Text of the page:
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Sci Signal. 2018 Apr 10;11(525). pii: eaaq0825. doi: 10.1126/scisignal.aaq0825.

Architecture of the complete oxygen-sensing FixL-FixJ two-component signal transduction system.

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Molecular Biophysics Group, Institute of Integrative Biology, Faculty of Health and Life Sciences, University of Liverpool, Liverpool L69 7ZB, UK.
Graduate School of Life Science, University of Hyogo, 3-2-1 Kouto, Kamigori, Ako, Hyogo 678-1297, Japan.
RIKEN SPring-8 Center, 1-1-1 Kouto, Sayo, Hyogo 679-5148, Japan.
Graduate School of Life Science, University of Hyogo, 3-2-1 Kouto, Kamigori, Ako, Hyogo 678-1297, Japan.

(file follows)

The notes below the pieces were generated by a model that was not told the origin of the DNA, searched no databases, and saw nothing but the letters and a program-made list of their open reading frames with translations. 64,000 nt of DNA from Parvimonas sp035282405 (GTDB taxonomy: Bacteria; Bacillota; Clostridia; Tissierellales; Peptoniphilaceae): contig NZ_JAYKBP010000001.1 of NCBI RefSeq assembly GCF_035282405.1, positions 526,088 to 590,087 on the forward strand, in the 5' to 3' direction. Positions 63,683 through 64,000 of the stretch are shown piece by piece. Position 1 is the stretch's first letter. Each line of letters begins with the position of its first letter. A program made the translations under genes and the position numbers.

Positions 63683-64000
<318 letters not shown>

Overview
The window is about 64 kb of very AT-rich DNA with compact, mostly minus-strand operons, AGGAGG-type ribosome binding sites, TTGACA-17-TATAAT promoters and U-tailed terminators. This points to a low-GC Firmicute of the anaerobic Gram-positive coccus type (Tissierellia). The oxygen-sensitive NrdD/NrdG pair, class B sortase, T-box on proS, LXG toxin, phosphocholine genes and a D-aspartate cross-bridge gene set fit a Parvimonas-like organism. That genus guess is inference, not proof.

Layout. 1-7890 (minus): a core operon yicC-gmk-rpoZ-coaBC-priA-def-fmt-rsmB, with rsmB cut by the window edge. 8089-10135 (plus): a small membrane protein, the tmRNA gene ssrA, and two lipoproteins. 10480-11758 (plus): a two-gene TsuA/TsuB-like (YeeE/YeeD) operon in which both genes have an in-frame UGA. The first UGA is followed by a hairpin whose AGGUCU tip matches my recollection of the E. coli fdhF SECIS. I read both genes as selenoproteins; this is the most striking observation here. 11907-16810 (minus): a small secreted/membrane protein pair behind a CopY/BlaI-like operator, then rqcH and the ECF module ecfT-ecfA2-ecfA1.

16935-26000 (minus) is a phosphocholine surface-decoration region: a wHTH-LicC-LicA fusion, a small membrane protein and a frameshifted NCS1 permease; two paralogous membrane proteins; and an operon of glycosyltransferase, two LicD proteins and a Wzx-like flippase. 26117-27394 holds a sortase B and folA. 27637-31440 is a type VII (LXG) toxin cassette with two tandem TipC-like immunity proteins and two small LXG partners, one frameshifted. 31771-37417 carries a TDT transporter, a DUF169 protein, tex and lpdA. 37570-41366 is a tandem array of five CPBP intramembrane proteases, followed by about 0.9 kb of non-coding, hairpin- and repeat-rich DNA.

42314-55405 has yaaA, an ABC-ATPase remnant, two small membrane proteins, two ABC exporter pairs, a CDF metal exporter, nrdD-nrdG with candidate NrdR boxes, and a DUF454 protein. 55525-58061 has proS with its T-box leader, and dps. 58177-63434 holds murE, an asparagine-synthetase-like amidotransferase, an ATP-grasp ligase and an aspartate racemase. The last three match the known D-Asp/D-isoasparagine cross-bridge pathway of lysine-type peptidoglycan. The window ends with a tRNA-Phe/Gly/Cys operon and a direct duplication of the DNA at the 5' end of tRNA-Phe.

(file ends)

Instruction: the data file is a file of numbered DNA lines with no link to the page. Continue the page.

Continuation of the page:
The symbiotic nitrogen-fixing bacterium Bradyrhizobium japonicum is critical to the agro-industrial production of soybean because it enables the production of high yields of soybeans with little use of nitrogenous fertilizers. The FixL and FixJ two-component system (TCS) of this bacterium ensures that nitrogen fixation is only stimulated under conditions of low oxygen. When it is not bound to oxygen, the histidine kinase FixL undergoes autophosphorylation and transfers phosphate from adenosine triphosphate (ATP) to the response regulator FixJ, which, in turn, stimulates the expression of genes required for nitrogen fixation. We purified full-length B. japonicum FixL and FixJ proteins and defined their structures individually and in complex using small-angle x-ray scattering, crystallographic, and in silico modeling techniques. Comparison of active and inactive forms of FixL suggests that intramolecular signal transduction is driven by local changes in the sensor domain and in the coiled-coil region connecting the sensor and histidine kinase domains. We also found that FixJ exhibits conformational plasticity not only in the monomeric state but also in tetrameric complexes with FixL during phosphotransfer. This structural characterization of a complete TCS contributes both a mechanistic and evolutionary understanding to TCS signal relay, specifically in the context of the control of nitrogen fixation in root nodules.


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